Text from the Recreational Hunting and Wildlife Conservation Plan, 2008, Page 43
Federal agencies will collaborate with state and tribal governments through the Healthy Lands Initiative to:
This challenge of achieving energy independence while enhancing wildlife habitat has grown as innovations have enabled energy development in nearly any state, encountering nearly any type of wildlife or habitat.
The challenge differs somewhat by region. The West holds the largest onshore natural gas reserves in the nation, much of which is under federal public lands administered by the Bureau of Land Management, which also hosts some of the best game and nongame wildlife habitats. These values must be balanced under the long-established federal doctrine of multiple use. This means confronting the long-established fact that the complex, cumbersome, and contentious decision making process makes striking a balance very difficult and makes prospects uncertain both for wildlife and energy development.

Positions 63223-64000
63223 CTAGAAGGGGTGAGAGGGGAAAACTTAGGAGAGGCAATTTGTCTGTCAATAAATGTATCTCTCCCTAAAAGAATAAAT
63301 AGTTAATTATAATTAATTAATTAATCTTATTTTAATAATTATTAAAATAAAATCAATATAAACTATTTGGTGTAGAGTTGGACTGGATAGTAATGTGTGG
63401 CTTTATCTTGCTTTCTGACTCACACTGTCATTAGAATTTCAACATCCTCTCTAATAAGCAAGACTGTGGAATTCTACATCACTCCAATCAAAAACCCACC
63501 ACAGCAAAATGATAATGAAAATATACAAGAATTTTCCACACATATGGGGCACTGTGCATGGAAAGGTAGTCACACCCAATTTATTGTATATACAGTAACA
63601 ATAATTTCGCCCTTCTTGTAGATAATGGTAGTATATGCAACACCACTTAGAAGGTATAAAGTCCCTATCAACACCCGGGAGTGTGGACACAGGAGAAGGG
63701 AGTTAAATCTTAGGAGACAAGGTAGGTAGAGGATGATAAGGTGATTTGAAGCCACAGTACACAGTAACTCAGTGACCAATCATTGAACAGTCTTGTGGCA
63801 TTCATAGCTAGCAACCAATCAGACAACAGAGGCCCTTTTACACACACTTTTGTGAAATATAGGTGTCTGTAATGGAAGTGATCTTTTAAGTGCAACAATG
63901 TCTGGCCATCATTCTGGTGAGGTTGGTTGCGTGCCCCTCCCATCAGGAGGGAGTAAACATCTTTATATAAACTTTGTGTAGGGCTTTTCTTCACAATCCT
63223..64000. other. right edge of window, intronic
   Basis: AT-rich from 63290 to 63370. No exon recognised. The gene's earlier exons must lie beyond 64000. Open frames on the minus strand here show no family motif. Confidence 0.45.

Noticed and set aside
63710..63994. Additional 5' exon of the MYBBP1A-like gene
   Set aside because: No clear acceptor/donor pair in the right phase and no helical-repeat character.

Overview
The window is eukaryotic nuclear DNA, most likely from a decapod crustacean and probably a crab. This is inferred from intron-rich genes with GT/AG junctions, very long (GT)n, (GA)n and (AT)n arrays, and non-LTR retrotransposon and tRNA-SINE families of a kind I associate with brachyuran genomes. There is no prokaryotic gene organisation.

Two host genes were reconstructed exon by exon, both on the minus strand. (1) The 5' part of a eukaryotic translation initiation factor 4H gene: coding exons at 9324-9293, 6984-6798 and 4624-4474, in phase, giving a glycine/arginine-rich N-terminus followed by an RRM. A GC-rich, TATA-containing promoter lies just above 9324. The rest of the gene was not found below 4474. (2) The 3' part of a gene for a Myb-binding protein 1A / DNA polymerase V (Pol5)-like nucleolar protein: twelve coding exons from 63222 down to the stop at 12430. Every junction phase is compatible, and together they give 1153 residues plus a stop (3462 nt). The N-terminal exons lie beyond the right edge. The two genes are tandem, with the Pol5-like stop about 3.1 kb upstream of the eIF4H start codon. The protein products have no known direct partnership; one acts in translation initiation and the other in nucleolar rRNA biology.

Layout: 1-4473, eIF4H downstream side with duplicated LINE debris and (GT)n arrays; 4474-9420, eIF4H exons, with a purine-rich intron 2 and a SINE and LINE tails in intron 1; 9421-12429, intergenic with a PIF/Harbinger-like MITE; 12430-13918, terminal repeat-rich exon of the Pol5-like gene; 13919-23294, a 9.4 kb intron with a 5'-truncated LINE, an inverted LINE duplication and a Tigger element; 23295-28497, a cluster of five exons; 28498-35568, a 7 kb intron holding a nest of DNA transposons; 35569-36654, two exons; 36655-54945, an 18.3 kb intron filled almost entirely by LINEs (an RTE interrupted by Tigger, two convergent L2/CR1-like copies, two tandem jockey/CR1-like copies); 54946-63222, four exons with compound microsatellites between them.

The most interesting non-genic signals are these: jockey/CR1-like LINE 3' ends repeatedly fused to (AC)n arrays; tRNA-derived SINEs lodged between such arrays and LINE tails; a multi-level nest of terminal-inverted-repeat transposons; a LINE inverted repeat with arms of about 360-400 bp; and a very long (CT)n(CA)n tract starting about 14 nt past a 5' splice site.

In the East, recently-combined techniques of hydraulic fracturing and horizontal drilling have substantially increased natural gas extraction on both public and private lands. Some of the same public-land process obstacles apply here and, on private lands, the overall footprint of development is hard to coordinate across the many generally smaller landholdings on which companies and landowners are making individual decisions. As a result, there is no single means of managing the risks at extraction sites and sand mines with their associated infrastructures which can degrade wildlife habitats across broad landscapes.
Great Plains grassland and other regions with high potential for wind energy also provide valuable habitats – some for federally listed species, such as the Attwater’s prairie chicken that thrive in large blocks of unfragmented habitat. Wind turbines or large solar arrays placed here can seriously impair the value of these habitats.
Based upon a letter written by the WHHCC in February, 2013, it is apparent that the Council believes that not enough collaboration is occurring between federal, state and tribal governments.